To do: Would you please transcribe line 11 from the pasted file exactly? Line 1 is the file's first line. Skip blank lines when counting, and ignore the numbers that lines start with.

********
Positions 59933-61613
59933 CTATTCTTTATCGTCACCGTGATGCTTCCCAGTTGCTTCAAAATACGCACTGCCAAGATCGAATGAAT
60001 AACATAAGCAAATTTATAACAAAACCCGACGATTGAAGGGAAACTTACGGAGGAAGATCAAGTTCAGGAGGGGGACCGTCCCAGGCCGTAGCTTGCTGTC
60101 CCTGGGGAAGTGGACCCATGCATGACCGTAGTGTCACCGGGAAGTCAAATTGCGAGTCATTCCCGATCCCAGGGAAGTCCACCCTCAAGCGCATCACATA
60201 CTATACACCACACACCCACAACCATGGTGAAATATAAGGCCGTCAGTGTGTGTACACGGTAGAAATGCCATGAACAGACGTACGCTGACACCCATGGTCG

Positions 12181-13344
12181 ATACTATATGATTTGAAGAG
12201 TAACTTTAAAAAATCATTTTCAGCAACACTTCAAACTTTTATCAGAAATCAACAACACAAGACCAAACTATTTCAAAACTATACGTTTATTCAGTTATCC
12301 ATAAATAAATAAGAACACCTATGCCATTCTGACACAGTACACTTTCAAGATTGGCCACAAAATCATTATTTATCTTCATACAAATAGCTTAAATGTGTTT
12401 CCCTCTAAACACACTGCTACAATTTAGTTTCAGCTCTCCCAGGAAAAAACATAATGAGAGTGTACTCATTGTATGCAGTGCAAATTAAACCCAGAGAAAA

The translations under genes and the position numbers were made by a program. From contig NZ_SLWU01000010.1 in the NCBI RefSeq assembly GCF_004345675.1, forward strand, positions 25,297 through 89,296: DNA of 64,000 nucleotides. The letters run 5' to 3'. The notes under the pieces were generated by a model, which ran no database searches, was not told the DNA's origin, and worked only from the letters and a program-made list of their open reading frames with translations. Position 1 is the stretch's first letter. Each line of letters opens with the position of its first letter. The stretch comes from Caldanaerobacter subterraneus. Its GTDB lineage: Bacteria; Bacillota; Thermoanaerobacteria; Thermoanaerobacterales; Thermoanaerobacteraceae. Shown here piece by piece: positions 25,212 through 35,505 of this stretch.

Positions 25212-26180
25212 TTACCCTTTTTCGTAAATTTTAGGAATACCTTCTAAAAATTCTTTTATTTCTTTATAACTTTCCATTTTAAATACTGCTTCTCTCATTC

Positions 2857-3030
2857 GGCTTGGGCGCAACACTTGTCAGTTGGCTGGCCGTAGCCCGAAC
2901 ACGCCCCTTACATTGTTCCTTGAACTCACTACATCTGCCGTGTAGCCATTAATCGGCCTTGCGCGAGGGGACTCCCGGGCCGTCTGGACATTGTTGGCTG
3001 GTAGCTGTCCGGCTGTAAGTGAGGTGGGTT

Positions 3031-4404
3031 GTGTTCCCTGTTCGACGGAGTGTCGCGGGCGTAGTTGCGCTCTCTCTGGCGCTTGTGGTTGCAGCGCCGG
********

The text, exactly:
The translations under genes and the position numbers were made by a program. From contig NZ_SLWU01000010.1 in the NCBI RefSeq assembly GCF_004345675.1, forward strand, positions 25,297 through 89,296: DNA of 64,000 nucleotides. The letters run 5' to 3'. The notes under the pieces were generated by a model, which ran no database searches, was not told the DNA's origin, and worked only from the letters and a program-made list of their open reading frames with translations. Position 1 is the stretch's first letter. Each line of letters opens with the position of its first letter. The stretch comes from Caldanaerobacter subterraneus. Its GTDB lineage: Bacteria; Bacillota; Thermoanaerobacteria; Thermoanaerobacterales; Thermoanaerobacteraceae. Shown here piece by piece: positions 25,212 through 35,505 of this stretch.